It’s an all-too-common story in today’s music industry: a rising star is seduced by major-label promises of fame and fortune, only to find himself tied down to a contract that has him going nowhere fast. If you’ve been following Saigon, you already know that the Brooklyn emcee is happy to be free from the Atlantic Records deal that prevented him from bringing new music to his hungry fanbase, but you may not be aware of the extent to which the rapper was mismanaged and artistically stifled, or the legal action he had to undertake in order to escape from his contract. In addition to recounting his experiences in detail on a must-read MySpace blog post, Saigon has released a Scram Jones-produced mixtape cut called Trans-Atlantic Slave Deal, on which he skewers President Julie Greenwald, who shelved the artist when he refused to inject his music with explicit sexuality and glorified gangsterism, as well as dispelling rumors that he was “dropped” from the label against his wishes. This powerful cut, as well as plenty more new material from Saigon (now signed to Just Blaze‘s Fort Knocks) can be found on the forthcoming Warning Shots 2: The Mixtape.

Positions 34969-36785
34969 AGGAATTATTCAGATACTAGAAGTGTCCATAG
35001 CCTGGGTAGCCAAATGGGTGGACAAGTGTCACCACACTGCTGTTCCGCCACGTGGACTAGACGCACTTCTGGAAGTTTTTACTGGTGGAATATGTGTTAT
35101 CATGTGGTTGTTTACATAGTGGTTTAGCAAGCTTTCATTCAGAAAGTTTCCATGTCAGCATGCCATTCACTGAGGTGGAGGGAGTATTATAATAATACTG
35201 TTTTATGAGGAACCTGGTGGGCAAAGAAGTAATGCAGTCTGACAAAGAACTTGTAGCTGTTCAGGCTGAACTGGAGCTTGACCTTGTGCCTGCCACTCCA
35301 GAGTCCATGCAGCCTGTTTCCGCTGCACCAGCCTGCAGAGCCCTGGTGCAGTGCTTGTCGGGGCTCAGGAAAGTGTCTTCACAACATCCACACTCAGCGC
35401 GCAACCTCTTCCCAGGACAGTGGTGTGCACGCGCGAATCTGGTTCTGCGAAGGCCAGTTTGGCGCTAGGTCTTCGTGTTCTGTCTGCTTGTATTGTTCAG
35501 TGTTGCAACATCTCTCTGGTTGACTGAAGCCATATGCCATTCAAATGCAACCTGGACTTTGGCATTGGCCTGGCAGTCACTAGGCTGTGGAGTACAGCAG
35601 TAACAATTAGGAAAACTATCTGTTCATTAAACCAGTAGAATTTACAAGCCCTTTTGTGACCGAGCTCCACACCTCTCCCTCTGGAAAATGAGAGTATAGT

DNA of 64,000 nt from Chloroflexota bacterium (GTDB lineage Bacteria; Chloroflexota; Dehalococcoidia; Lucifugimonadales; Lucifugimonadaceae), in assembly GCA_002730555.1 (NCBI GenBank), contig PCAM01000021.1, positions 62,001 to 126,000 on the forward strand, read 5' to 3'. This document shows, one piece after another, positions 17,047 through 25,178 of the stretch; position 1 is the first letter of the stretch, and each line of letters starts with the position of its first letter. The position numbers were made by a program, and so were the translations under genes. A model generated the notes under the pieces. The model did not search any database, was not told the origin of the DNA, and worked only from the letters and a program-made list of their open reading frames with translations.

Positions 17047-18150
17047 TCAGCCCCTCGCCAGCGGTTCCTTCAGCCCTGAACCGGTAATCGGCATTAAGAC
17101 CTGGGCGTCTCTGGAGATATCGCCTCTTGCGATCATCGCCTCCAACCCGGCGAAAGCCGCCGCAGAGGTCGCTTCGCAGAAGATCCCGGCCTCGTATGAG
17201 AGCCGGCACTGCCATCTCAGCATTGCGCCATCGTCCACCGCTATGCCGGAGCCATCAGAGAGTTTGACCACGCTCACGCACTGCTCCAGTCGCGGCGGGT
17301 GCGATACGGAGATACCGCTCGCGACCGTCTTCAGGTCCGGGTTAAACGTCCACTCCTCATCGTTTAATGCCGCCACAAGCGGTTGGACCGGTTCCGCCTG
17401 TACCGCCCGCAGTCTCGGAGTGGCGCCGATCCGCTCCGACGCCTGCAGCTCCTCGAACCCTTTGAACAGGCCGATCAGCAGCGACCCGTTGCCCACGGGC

Listen to More: Saigon Written by richard
Suburban Noize Records/RED
First DJ Booth Appearance:
"Pain In My Life ft. Trey Songz" (2006)
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